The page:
Optum Rx’s requirement for their network pharmacies to only purchase prescription drug and diabetic testing supplies from Accredited wholesalers has caused significant disruption and controversy since its implementation in August 2016. The requirement spurred two separate lawsuits. The second lawsuit, which continues in full force, has a recent amended complaint – and Five Rivers RX has unique insight into the lawsuit’s developments.
The second lawsuit against Optum Rx over their NABP® Drug Distributor Accreditation® (“DDA,” formerly called VAWD®) requirement was filed on December 14, 2018. The lawsuit was filed 17 days before Optum Rx’s final extension for non-Accredited wholesalers expired on December 31, 2018. Due to it being temporary injunction, and the inherent general importance of timeliness, the case originally began with expedited discovery.
The recent shift in the lawsuit is clear – now that two of the three plaintiffs have earned NABP DDA, the primary objective is no longer injunctive relief to vacate/preempt the Optum Rx requirement. Instead, the plaintiffs are now after damages and attorney fees – or in other words, money.
Due to the change in objective, the discovery will have to be performed again as it was initially expedited. The plaintiff’s discovery against the defendants varies – the discovery to be performed by the plaintiffs on the NABP is limited; however, with Optum Rx, discovery will be much broader to include various aspects of the claims, including, but not limited to, anti-competitive aspects.
The discovery to be performed by the defendant’s on the plaintiff will also be limited as plaintiffs will likely only be updating the amounts for damages and attorney fees.
The NABP will likely be filing a Motion to Dismiss as a reply to the amended complaint; however, per our sources, the judge will most likely deny the motion. Instead, the judge asks that parties perform discovery while the NABP files their Motion to Dismiss (as filing will only “prolong the process”).
The future for the lawsuit (and likely settlement by defendants), at this time, seems promising for the plaintiffs.
As two of the three plaintiffs earned NABP DDA (VAWD), it highlights issues that NABP has had with timelines. Extensive anecdotal experiences of applicants demonstrate that companies may have to wait up to three (3) years to work through the Accreditation process.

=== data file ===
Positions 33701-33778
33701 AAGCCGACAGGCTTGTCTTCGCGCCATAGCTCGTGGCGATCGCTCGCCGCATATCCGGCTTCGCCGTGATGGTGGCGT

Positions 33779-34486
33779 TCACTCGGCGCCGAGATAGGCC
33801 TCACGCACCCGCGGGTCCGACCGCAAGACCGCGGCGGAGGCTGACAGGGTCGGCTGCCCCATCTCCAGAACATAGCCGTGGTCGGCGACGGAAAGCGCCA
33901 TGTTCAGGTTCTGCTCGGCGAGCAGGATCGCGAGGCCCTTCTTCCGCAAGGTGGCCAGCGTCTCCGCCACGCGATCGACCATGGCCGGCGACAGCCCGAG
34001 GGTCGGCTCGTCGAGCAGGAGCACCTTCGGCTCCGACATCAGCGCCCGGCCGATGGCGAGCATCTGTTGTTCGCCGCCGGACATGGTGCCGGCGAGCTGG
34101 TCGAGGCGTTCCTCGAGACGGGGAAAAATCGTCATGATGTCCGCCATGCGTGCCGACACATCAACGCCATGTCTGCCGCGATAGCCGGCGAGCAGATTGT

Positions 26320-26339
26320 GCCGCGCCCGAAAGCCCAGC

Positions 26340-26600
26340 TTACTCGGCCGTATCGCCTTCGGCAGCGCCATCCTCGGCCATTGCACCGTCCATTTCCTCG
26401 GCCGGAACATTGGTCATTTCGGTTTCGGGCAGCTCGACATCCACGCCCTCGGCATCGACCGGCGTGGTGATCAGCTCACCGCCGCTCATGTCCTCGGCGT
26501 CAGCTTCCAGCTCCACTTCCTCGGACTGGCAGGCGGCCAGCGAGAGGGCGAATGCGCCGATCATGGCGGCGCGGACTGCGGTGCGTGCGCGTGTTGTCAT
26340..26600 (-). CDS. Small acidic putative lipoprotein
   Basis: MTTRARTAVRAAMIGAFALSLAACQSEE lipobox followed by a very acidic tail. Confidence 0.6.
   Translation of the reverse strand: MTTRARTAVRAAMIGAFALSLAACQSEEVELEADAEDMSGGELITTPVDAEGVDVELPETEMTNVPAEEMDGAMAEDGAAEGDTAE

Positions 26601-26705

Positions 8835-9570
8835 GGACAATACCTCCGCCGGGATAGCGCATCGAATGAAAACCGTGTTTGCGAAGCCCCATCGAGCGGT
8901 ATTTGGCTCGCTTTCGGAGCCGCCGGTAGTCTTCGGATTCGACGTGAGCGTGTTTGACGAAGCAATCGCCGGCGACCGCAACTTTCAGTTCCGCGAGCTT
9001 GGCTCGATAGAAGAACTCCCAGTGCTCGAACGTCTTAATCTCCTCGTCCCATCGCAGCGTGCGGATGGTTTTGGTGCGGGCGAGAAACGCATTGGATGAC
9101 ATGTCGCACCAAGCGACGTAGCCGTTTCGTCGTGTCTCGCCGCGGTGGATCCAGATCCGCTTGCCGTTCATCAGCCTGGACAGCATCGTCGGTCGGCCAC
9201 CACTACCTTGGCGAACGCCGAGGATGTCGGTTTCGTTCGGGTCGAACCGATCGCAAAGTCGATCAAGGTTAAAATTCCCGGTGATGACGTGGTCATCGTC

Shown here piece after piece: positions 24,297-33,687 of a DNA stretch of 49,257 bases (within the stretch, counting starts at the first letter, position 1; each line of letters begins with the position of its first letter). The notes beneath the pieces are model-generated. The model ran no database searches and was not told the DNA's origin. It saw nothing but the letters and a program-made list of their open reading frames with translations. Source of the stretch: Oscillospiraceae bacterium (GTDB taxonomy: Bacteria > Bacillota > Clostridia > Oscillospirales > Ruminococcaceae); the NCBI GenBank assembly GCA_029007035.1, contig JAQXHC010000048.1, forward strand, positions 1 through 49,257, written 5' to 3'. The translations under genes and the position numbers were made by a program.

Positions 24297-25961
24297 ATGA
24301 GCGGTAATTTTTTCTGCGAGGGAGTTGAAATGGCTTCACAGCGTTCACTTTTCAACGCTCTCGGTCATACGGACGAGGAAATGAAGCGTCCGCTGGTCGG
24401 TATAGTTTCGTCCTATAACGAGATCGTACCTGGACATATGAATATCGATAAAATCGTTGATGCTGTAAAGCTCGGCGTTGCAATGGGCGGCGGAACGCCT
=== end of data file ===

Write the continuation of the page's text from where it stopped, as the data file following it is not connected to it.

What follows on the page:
Second Cause of Action New York Public Health Law § 280-c
The Second Cause of Action of the amended complaint (para. 297, page 71) as follows:
Public Health Law § 280-c permits all New York pharmacies to utilize products from any wholesaler distributor, so long as that wholesaler is licensed by the State of New York. The law prohibits PBMs, including OptumRx, from taking adverse action against pharmacies that source inventory from wholesale distributors that are duly licensed as such by the State of New York, including Plaintiffs.
Optum Rx is likely in violation of New York State law, an important state to the Plaintiffs because sales revenue in New York accounts for a range of between 30% to 67% of total sales. Damages stemming from Optum Rx’s violation of state law may account for compensatory damages (awarded to cover the costs of injury) for actual lost sales revenue AND for preventing the growth of the companies. If successful, the case will create precedence for other wholesalers to also recoup losses against Optum Rx – something that could snowball into tens maybe hundreds of millions of dollars – which squarely puts the plaintiffs in the driver’s seat.
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